Neither of these studies included the impact of the occasional sugar-sweetened beverage, so no need to go overboard with restriction. Instead, just be mindful of how much sugar is in the drinks you're reaching for daily.

When in doubt, check the label

Prepackaged coconut water, coffee drinks, and fruit juices can have heaps of hidden added sugar even if the packaging is covered in buzzwords like "natural" or "healthy." Always check the label and ingredient list—but know that sugar goes by many names. Learn more about decoding nutrition labels by enrolling in mindbodygreen's Functional Nutrition Training. (Use code 500SAVINGS at checkout for $500 off.)
3.

The Mediterranean diet may lower depression risk in women 60+

The Mediterranean diet, celebrated for its longevity perks and user-friendly guidelines, keeps racking up new accolades. So when we came across a new study showing yet another benefit of following it, we weren't necessarily surprised. However, what's interesting about this research is that it dug into the specific foods that could be driving most of the diet's effects.

The study, published in the British Journal of Nutrition, surveyed 798 participants aged 64 to 97 to assess adherence to the Mediterranean diet. People (particularly women) who closely followed this diet had a 54.6% lower risk of depression symptoms4.

What’s more, women who ate three or more servings of fish per week had a 62% lower risk of depression. For men, consuming more nuts and fruits was linked to an 82% reduction in depressive symptoms.

Choose your fish wisely

While some cultures are well-accustomed to daily seafood, studies show Americans tend to under-consume fish. So, take this as a reminder to source some of your proteins from the sea every once in a while. To ensure your catch is sustainable, opt for small, fatty "SMASH" fish (salmon, mackerel, anchovies, sardines, and herring) when possible.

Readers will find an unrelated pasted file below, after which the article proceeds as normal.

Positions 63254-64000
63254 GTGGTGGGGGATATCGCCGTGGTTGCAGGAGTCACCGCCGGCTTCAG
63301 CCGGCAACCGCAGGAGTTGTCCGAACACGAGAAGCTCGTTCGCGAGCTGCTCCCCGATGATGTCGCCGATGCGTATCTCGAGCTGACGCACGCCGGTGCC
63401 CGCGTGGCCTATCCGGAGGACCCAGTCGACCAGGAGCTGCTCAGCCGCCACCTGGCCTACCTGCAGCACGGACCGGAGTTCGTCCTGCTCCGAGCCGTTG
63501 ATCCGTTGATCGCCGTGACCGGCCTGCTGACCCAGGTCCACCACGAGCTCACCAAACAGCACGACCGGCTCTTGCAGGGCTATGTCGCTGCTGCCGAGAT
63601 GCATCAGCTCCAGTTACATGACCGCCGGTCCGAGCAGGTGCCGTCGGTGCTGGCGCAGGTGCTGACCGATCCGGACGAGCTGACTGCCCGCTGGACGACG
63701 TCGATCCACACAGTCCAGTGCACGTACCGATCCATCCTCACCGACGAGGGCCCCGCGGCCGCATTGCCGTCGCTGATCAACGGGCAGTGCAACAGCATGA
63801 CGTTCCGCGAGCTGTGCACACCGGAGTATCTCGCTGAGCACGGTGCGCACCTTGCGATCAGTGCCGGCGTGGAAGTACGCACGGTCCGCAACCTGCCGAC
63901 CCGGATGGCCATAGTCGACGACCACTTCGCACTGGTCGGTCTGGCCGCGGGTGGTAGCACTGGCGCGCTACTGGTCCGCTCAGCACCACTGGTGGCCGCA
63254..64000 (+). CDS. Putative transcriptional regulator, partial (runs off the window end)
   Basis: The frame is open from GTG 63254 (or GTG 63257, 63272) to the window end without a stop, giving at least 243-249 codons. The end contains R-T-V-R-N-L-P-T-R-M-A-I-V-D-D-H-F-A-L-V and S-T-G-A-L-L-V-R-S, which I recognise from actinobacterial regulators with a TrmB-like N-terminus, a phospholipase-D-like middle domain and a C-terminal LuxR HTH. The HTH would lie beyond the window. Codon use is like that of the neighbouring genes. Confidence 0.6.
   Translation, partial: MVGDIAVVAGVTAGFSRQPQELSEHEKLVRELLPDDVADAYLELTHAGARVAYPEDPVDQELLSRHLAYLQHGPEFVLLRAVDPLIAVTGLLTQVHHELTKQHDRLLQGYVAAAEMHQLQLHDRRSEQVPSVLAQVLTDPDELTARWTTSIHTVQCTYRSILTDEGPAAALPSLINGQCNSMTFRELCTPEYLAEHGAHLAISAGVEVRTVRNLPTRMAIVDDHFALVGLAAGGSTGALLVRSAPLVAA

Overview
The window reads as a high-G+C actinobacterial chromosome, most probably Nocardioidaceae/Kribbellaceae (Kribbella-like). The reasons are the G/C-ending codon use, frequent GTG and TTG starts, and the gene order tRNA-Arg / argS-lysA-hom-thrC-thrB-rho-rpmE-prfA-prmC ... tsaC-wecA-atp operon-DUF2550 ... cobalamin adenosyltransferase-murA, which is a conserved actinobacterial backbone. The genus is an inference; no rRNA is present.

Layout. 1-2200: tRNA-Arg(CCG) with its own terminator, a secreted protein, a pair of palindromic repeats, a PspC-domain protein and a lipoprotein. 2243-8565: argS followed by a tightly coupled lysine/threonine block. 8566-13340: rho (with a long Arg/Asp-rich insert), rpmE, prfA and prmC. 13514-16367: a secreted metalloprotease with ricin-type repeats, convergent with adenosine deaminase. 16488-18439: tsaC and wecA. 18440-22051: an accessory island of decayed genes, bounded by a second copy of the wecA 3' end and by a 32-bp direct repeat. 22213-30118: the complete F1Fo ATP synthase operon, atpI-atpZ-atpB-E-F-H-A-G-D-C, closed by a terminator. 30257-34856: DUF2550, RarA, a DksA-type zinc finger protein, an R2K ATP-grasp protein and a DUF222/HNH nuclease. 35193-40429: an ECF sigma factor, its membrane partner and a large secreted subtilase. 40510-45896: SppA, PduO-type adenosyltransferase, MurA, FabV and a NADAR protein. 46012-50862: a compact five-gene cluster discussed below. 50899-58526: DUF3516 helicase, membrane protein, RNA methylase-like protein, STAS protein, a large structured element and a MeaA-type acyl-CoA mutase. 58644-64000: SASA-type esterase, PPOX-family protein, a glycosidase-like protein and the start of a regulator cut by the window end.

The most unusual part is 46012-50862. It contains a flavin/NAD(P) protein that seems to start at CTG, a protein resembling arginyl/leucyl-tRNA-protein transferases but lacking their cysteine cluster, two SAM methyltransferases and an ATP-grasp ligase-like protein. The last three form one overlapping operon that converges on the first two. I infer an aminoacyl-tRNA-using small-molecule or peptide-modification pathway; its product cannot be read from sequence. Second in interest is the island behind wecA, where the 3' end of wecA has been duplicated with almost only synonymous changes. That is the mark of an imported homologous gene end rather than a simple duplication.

4.

Protein intake is critical (especially during mid-life)

We already know that protein is paramount for optimal well-being (dive deeper into why and how much you need here) but one new study stresses its profound importance during midlife. 

Published in The American Journal of Clinical Nutrition, the study analyzed data from over 48,000 participants in the Nurses’ Health Study cohort who were aged 60 and above in 1984. They utilized food frequency questionnaires to assess protein intake (both plant and animal proteins). Researchers deemed “healthy aging” as freedom from major chronic diseases, good mental health, and no impairments in cognitive or physical function. 

Plant vs. animal protein

This study found that plant protein has longevity perks, but that's not to say animal proteins aren't beneficial, too. Protein from animal sources contains all the essential amino acids in the proper amounts that humans need to build significant muscle mass. Plant proteins usually don't, and are therefore labeled "incomplete proteins." One complete protein you can get from plant sources is soy—a protein that’s also proven worthwhile for healthy skin aging

The takeaway

There’s novel nutrition research hitting research journals every day—these are just some of the many exciting advances of 2024 we’ve seen so far. If you're in the market for a deeper dive into nutrition, enroll in our Functional Nutrition Training or pick up one of these editor-approved well-being books for your bedside table.

Watch Next

Enjoy some of our favorite clips from classes

Watch Next

Enjoy some of our favorite clips from classes

What Is Meditation?

Mindfulness/Spirituality | Light Watkins

Box Breathing

Mindfulness/Spirituality | Gwen Dittmar

What Breathwork Can Address

Mindfulness/Spirituality | Gwen Dittmar

The 8 Limbs of Yoga - What is Asana?

Yoga | Caley Alyssa

Two Standing Postures to Open Up Tight Hips

Yoga | Caley Alyssa

How Plants Can Optimize Athletic Performance

Nutrition | Rich Roll

What to Eat Before a Workout

Nutrition | Rich Roll

How Ayurveda Helps Us Navigate Modern Life

Nutrition | Sahara Rose

Messages About Love & Relationships

Love & Relationships | Esther Perel

Love Languages

Love & Relationships | Esther Perel

Related Videos (10)

What Is Meditation?

Box Breathing

What Breathwork Can Address

The 8 Limbs of Yoga - What is Asana?

Two Standing Postures to Open Up Tight Hips

How Plants Can Optimize Athletic Performance

What to Eat Before a Workout

How Ayurveda Helps Us Navigate Modern Life

Messages About Love & Relationships

Love Languages

Advertisement
This ad is displayed using third party content and we do not control its accessibility features.

More On This Topic

more Health
Advertisement
This ad is displayed using third party content and we do not control its accessibility features.
Advertisement
This ad is displayed using third party content and we do not control its accessibility features.